OK, that last one was a cheap shot. But the point is that it’s now possible to get all Sideways over coffee. Like wine, beer, whiskey, cigars, and olive oil, coffee is now firmly divided into two broad categories: mass and micro. And while Starbucks (a member in good standing of the Specialty Coffee Association of America) does still cling to its position straddling both—a quality-driven West Coast roaster that just happened to get gigantic—it’s only a matter of time until that perception is gone. The cognoscenti already regard a cup of Starbucks as dismissively as a bottle of Mondavi merlot: not bad exactly, just so . . . mass.
Today’s coffee connoisseurs want to be on a first-name basis with their roasters. They want to know not only which country the beans came from but also which region, or even which “estate.” They want to know whether the beans were air or drum roasted. They want to know who roasted them, and where, and how long ago. They obsess over freshness and brew time and water temperature and coffee-to-water ratio. They hold “cupping” parties. They blind taste single-origin coffees and jot down tasting notes like “good clarity” and “ripest cherry; fully developed.”
So what’s inspiring these rhapsodic scribblers? What makes specialty coffee so special? Broadly speaking, it’s the difference between artisan and industrial, between hecho a mano and mass-produced. Of course, microroasters do use machines to roast their coffees. But the machines are small and run by craftsmen, not operators, who roast carefully, one batch at a time. For example, John Gant, the master roaster at Gimme Coffee in Ithaca, New York, uses a quarter-bag Sivetz convection roaster, which can accommodate about 34 pounds per roast. Canned-coffee producers use continuous, or high-yield, roasters that flash-roast at very high temperatures.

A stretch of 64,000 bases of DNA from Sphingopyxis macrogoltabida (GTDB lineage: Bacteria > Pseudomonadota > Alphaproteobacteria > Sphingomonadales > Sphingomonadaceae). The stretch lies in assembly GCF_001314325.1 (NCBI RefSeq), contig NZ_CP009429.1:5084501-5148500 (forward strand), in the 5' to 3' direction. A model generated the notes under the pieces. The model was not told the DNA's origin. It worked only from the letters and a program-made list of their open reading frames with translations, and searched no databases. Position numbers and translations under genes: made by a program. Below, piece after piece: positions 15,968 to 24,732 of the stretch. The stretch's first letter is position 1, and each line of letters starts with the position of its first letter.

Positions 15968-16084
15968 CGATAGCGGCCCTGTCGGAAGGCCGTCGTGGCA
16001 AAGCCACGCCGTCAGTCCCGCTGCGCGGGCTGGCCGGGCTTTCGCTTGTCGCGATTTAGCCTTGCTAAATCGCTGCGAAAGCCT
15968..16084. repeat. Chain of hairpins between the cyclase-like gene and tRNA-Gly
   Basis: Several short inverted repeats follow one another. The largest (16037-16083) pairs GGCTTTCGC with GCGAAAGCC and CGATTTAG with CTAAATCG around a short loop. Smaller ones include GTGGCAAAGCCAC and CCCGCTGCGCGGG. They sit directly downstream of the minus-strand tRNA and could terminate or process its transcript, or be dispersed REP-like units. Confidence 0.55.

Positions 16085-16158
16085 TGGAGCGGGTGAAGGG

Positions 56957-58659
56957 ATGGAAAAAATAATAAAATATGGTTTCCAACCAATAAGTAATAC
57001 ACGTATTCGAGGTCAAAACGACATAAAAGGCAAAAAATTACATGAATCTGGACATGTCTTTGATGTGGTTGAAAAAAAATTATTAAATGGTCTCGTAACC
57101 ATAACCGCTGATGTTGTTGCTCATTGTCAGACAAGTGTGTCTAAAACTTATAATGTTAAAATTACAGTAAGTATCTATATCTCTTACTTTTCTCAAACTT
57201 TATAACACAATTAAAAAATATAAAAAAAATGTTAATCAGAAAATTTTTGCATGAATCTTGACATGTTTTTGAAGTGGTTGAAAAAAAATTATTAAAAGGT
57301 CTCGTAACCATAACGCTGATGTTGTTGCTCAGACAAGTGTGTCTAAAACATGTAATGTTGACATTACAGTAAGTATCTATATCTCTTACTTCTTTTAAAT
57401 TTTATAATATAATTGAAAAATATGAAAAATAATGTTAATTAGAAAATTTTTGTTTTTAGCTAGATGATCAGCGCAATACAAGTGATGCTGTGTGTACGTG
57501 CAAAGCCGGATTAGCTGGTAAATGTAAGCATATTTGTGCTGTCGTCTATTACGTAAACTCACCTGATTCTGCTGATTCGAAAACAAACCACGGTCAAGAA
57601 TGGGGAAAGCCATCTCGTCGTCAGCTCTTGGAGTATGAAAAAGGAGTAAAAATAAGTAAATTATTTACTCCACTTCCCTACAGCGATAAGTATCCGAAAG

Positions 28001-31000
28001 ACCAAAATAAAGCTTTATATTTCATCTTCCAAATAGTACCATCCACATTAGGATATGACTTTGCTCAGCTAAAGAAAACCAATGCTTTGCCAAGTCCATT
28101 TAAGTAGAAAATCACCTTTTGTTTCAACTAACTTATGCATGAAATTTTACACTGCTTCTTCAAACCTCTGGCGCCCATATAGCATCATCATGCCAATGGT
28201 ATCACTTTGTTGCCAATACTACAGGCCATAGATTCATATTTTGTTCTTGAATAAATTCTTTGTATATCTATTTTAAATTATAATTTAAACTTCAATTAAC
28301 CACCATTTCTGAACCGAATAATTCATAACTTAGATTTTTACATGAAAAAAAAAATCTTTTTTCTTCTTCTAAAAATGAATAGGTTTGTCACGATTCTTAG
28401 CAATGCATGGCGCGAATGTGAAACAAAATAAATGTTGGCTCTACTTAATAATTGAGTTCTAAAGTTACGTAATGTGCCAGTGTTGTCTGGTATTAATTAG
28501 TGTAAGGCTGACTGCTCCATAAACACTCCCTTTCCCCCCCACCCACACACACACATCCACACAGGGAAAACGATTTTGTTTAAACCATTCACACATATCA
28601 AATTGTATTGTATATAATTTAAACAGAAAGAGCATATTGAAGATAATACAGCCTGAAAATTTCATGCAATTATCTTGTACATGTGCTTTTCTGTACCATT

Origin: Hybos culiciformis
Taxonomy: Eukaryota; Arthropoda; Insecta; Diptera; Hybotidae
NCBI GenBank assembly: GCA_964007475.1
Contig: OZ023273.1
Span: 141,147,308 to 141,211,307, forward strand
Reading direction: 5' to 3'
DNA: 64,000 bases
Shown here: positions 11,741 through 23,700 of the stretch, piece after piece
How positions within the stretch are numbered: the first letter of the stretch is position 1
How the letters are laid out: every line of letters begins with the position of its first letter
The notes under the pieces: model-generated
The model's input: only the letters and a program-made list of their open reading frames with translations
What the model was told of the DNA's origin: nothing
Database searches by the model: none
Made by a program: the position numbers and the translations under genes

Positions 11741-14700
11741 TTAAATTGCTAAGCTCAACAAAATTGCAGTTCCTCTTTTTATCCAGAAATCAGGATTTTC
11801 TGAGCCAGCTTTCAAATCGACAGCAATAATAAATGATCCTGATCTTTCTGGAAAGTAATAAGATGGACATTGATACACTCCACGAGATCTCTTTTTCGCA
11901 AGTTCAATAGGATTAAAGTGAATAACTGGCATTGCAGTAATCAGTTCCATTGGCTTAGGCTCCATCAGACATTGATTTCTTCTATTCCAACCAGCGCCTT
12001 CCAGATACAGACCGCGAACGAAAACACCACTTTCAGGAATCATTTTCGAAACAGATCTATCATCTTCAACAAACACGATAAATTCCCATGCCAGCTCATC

But specialty coffee begins long before the roasting stage. Whereas most mass-produced coffee comes from the hearty, disease-resistant, adaptable robusta plant, nearly all specialty coffee is brewed with arabica, a much more temperamental species. There’s also an enormous range of quality within the arabica species (and its subvarietals such as bourbon, typica, and caturra). This is where specialty roasters distinguish themselves. Geoff Watts, chief buyer for Intelligentsia Coffee in Chicago, spends about five months a year “at source,” cultivating relationships with the best growers, coaxing from them the absolute best beans possible, and cupping lots and lots of coffee.
In the same way that the wine industry celebrates its finest growers and winemakers, specialty coffee roasters are trying to turn their best farmers into rock stars. By going directly to the source or purchasing their beans through online auction sites like Cup of Excellence, the top microroasters are starting to eliminate the middleman, the traditional coffee broker/importer who buys coffee in bulk from cooperatives and sells the beans as a commodity. (Coffee, incidentally, remains the second-most-traded commodity in the world after oil.)
Obviously, this is great for the farmers. Roasters pay more than traditional brokers, the auction competition drives up prices, and the whole process builds their prestige. It’s great for quality, too, since farmers know they have to deliver the best beans to be included in these auctions. (Cup of Excellence, for example, blind tastes its farmers’ submissions and invites only the best to participate in its auctions.) And it’s great for the environment, since many roasters place a premium on buying mostly, or even exclusively, from growers who practice sustainable agriculture.